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The Long Road to Transformation

Saama is pleased to continue our Clinical Trial Excellence for Tomorrow and Beyond blog series, each installment of which will be authored by one of our six new Clinical Board of Advisor members. This week, Opinder Bawa, Vice President and Chief Information Officer at the University of San Francisco and former UCSF Chief Technology Officer, discusses what technology developments and trends will be critical to the successful conduct of clinical trials in the 2020s and beyond.

The process of transformation, in any industry, typically takes 30 to 50 years to complete, and such will be for the Life Sciences. Each of these transformation periods are initiated by a catalyst. The 2010 Patient Protection and Affordable Care Act was the catalyst for the Life Sciences industry’s most recent period of transformation. As proven repeatedly over the last century, technology will remain steadfast as the nucleus of such industry transformations, including the revamp of our country’s healthcare system.

As the Life Sciences industry approaches the second decade of this metamorphosis and examines the impending landscape, it is clear that technology which substantially increases or effectively disrupts clinical trial supply chain efficiency – i.e. identifying, recruiting, and retaining patients; collecting data; core analysis; early interventions with potential subjects, etc. – will be essential to the successful conduct of future clinical trials and their outcomes.

Arguably one of the most important aspects of healthcare today and tomorrow will be clinical trials that identify promising new therapies, validate treatment protocols, and inform decisions to discontinue development efforts for less-promising drugs – in as real time as possible. Cutting-edge data analytic solutions are enabling life sciences companies to automate the most critical part of the clinical trial supply chain – to achieve these vital results in ways previously unimaginable, creating robust patient pipelines and advancing the collection, curation, analysis and reporting of data generated by those patients. 

It’s not a stretch to see data collection and analytics are at the heart of this transformative experience. If you review the work of Dr. William Bosl at University of San Francisco, a project which could identify autism as early as 3 months in infants or identify player concussions on the football field in real time, you have a front row seat to how data and analytics have the potential to change the world. Another research study which reflects this is being led by Dr. Jeff Olgin at UCSF. It seeks to substantially improve the famed Framingham Heart Study by enrolling an unprecedented 100,000 patients, and is centered around the use of state-of-the-art technology to collect data and analytics.

As the Life Sciences industry moves into the third decade of its current technological transition, leading clinical trial companies striving for growth and success will further embrace and become adopters of the clinical trial supply chain solutions offered by data analytics industry leaders. These solutions will begin to put a spotlight on early interventions resulting from highly efficient clinical trials, and ultimately change the way healthcare is practiced overall – especially by closing time-consuming gaps. Eventually, technological solutions that support the clinical trial pipeline will be integrated into every aspect of healthcare and go hand-in-hand with well visits and acute care consultations. The admission of patients into clinical trials will become a daily practice for America’s healthcare providers, as the technology that supports the clinical trial supply chain evolves and dovetails with their day-to-day practice of medicine.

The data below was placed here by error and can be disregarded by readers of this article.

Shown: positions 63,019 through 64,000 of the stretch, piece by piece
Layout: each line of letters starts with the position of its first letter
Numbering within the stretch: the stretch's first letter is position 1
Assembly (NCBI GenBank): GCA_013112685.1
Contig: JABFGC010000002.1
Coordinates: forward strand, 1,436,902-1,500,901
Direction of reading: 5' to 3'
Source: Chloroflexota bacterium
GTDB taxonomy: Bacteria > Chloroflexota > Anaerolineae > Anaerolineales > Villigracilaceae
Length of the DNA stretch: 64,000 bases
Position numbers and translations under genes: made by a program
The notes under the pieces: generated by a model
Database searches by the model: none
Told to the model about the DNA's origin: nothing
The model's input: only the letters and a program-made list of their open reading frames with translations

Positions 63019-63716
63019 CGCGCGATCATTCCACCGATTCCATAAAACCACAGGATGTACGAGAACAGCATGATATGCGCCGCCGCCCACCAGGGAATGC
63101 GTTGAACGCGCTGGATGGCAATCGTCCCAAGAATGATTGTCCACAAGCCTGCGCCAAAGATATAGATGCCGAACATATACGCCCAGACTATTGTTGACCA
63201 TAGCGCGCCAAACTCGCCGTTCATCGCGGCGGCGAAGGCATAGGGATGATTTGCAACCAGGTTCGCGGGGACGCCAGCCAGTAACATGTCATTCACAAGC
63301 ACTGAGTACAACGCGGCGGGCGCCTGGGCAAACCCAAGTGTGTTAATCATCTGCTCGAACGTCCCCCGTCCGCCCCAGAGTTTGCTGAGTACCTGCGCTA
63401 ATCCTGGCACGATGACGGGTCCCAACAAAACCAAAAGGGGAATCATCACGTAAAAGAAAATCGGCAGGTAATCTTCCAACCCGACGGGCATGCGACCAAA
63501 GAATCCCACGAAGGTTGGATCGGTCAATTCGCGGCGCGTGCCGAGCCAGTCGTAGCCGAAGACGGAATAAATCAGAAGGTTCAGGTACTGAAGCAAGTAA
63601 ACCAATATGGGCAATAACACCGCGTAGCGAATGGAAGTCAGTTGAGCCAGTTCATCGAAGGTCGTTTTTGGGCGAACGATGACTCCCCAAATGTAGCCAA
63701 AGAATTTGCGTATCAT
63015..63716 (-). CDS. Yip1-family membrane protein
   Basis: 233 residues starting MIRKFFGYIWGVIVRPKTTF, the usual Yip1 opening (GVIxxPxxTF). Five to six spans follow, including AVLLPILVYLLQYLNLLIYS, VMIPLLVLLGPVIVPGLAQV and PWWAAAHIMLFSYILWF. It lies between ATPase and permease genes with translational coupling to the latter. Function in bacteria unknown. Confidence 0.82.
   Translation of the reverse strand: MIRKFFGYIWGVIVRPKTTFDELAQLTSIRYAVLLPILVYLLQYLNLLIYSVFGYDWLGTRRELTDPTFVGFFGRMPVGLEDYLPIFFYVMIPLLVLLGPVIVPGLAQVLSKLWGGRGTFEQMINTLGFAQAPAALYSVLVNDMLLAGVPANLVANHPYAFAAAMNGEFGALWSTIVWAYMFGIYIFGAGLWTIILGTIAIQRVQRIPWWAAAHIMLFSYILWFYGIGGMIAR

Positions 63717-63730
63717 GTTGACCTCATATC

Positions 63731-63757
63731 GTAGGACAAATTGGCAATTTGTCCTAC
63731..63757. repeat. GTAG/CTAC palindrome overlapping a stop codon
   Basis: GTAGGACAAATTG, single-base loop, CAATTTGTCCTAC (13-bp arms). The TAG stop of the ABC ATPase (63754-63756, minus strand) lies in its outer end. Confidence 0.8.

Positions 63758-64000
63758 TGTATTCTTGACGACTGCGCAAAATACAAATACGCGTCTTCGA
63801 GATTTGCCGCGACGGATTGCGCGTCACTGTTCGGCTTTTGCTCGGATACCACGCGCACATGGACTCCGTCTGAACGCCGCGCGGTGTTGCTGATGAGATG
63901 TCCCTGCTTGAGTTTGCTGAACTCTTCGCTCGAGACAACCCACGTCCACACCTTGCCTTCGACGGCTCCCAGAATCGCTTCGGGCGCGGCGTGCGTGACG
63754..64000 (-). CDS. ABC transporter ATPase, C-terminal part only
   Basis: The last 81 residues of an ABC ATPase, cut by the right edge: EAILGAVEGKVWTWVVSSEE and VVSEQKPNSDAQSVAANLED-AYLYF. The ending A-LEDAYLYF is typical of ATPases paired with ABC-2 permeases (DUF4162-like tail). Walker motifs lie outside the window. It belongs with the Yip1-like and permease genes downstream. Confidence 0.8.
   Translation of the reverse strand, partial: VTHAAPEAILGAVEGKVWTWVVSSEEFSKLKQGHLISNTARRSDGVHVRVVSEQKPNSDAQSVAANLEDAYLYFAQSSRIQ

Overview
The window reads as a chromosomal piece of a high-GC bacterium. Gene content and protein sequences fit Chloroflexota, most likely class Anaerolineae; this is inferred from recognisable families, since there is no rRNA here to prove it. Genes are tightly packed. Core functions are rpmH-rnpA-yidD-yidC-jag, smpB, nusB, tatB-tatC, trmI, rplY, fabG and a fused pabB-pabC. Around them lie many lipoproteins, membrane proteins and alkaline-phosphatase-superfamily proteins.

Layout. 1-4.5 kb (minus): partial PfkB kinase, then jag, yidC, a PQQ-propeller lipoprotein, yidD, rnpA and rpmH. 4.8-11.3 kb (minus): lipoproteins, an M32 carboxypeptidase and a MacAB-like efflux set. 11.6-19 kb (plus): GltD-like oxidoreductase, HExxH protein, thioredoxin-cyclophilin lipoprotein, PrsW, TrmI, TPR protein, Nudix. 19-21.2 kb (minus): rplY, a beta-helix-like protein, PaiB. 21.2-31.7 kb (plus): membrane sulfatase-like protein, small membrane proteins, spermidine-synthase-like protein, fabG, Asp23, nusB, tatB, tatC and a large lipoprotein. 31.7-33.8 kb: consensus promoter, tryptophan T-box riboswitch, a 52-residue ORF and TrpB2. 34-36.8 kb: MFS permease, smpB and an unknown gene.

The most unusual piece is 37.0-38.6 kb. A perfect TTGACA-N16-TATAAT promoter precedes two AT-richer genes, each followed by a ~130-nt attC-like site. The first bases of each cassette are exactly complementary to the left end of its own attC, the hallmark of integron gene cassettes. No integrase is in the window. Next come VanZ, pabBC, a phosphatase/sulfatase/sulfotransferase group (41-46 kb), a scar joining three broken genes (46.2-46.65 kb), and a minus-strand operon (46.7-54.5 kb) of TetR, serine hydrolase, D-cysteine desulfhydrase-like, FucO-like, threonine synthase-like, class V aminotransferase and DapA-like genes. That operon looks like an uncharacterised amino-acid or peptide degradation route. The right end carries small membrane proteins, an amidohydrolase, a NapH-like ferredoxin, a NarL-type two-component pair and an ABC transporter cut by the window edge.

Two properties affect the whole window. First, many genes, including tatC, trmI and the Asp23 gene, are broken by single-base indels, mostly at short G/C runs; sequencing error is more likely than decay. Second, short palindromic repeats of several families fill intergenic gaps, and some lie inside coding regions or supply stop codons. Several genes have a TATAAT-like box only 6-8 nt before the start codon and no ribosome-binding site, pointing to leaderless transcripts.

David Liddle, who was my mentor at Metaphor Computer Systems in the early 1990’s, along with Ralph Kimball, showed me the power of analytics. I had the privilege of working with Dr. Sam Hawgood, now the Chancellor at UCSF, when the concept of ‘Precision Medicine’ was born – a vision which frames well this transformation period. Father Paul Fitzgerald, a humble, thoughtful, learned man and the current President of University of San Francisco, often reminds the students, staff and faculty, that each of us can make a difference in the world, and use our tradecraft to do our part.

I am pleased to do my part, including being a part of Saama’s Clinical Board of Advisors because analytics, though it requires the hardest work of all the major clinical trial technology inflection points, is the most critical and offers the greatest value to the life sciences industry.

Saama’s Clinical Trial Excellence for Tomorrow and Beyond blog series continues next week with Stephen Cunningham, M.D., President of SRC Pharma Consult and former Chief Scientific Officer and Head of U.S. Clinical Development, Medical Affairs and Evidence-Based Medicine at Novartis. Dr. Cunningham will address the types of new clinical development challenges that big pharma will face as the 21st century progresses.

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About Opinder Bawa

mmOpinder Bawa is the Vice President for Information Technology and Chief Information Officer at University of San Francisco, where he is responsible for institution wide technology and innovation advancement. Just prior, Opinder was the Chief Technology Officer for UCSF, and Chief Information Officer for UCSF School Of Medicine. In these roles he provided leadership in technology, innovation, planning and delivery of solutions and services across research, education and patient care.


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